“The government and justice agencies must take seriously their duty of care to detainees and address some of the very basic mistakes we have identified, to provide proper support to people who have done their time.”
When someone is released from prison, relevant risk assessments should be shared with the probation teams who are responsible for managing any risk of self-harm. In addition, healthcare providers in prisons have a responsibility to ensure that local health teams are aware of any health issues that the prisoner faces. Our evidence highlights failures in following these procedures with poor communication between staff and relevant agencies which blocks crucial information such as risk assessments of former prisoners. Moreover, where good communication exists, providers’ ability to deliver effective services were hampered by budget cuts.
Concerns were raised when some of these issues were identified as the Commission gathered evidence for its previous inquiry into preventing deaths of adult in detention. The new research mirrors the findings of the previous inquiry very closely. It was clear that additional research was urgently needed to highlight post-detention deaths as a serious issue and the Commission has made recommendations to address failures. These include:
- All apparent suicides within 2 days of release from police custody should be referred by the police to the IPCC, to assess whether to carry out an Article 2 compliant investigation.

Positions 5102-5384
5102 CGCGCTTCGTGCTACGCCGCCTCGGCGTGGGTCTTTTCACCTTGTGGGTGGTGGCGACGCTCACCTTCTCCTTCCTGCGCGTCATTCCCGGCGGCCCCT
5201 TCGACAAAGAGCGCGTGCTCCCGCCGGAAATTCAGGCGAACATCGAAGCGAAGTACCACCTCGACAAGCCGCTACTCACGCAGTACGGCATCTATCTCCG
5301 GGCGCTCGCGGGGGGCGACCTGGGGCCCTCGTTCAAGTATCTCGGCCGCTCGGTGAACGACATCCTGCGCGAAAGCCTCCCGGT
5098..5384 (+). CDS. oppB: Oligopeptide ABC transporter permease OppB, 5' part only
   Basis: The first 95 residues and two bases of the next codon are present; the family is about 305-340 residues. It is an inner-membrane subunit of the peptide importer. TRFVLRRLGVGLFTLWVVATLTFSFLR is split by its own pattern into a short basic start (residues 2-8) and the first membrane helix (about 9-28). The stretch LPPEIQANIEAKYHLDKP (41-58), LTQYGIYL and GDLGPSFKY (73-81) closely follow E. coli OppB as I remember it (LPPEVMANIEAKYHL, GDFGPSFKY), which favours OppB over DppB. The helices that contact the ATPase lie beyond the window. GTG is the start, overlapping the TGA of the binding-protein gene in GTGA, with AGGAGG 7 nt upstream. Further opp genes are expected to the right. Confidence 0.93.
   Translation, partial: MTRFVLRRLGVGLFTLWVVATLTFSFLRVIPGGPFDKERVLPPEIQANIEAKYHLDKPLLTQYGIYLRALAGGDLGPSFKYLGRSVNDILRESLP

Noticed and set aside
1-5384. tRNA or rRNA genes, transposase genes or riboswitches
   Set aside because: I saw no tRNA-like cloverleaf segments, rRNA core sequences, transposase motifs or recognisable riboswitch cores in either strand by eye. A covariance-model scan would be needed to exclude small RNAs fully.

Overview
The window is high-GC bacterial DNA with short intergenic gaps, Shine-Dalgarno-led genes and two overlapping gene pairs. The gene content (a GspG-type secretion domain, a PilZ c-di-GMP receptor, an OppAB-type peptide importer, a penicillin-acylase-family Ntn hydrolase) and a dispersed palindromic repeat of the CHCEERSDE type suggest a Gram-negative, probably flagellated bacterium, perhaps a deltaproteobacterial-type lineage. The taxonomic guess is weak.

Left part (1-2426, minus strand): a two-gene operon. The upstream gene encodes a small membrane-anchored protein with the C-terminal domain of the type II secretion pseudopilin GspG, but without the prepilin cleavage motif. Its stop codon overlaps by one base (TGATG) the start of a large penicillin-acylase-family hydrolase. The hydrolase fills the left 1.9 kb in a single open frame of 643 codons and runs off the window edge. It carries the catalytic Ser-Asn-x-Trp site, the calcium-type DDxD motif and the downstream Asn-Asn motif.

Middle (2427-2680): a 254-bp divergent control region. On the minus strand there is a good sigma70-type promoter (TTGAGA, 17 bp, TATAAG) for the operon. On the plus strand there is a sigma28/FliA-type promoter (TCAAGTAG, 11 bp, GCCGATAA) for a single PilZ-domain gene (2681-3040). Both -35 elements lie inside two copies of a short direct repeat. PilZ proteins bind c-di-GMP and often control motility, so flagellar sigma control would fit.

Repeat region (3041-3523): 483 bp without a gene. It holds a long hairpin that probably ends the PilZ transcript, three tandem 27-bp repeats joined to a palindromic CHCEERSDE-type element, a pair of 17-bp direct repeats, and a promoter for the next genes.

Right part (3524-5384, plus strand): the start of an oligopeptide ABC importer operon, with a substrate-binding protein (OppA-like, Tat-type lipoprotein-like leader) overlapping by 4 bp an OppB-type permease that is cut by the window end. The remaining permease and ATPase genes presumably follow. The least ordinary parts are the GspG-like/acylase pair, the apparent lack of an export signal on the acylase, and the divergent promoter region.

- All non-natural deaths within 2 weeks of release from prison should be referred to the Prison and Probation Ombudsman to assess whether to carry out an Article 2 compliant investigation.
- The Home Office should give further consideration as to whether responsibility for health and mental health care in police stations should be given to the NHS. As a minimum requirement, custody health care staff should have prompt access to NHS records in order to provide the best care and support.
- An inter-agency summit is convened to explore how these hidden deaths can be better exposed, and how the data can be made more reliable and comprehensible. Following the obligations set out in the Equality Act 2010, data collection and analysis should, in future, include reference to protected characteristics such as gender, where this does not compromise anonymity for those concerned, in order to monitor progress and identify any problems.
- More training is provided to support police custody staff in the identification and treatment of suspects who may be traumatised by the fact of arrest and investigation, and of others with mental health issues.
- More training is provided for all probation and Community Rehabilitation Company (CRC) staff (including those who work in approved premises) particularly in relation to inter-agency co-operation when working with those at risk of abusing illegal and prescription drugs.
- Criminal justice agencies review how far relevant policy documentation is immediately accessible and comprehensible for staff. This includes providing a ‘checklist’ of actions for dealing with people at crucially vulnerable moments in their lives.
- There should be an obligation on the appropriate authorities to carry out effective risk assessments before release from prison and police custody and information disseminated to all relevant agencies to enable them to provide appropriate safeguards and support. These obligations should be monitored within a framework of accountability.
Notes to editors
For further information please contact the Commission’s media office on 0161 829 8102, out of hours 07767 272 818.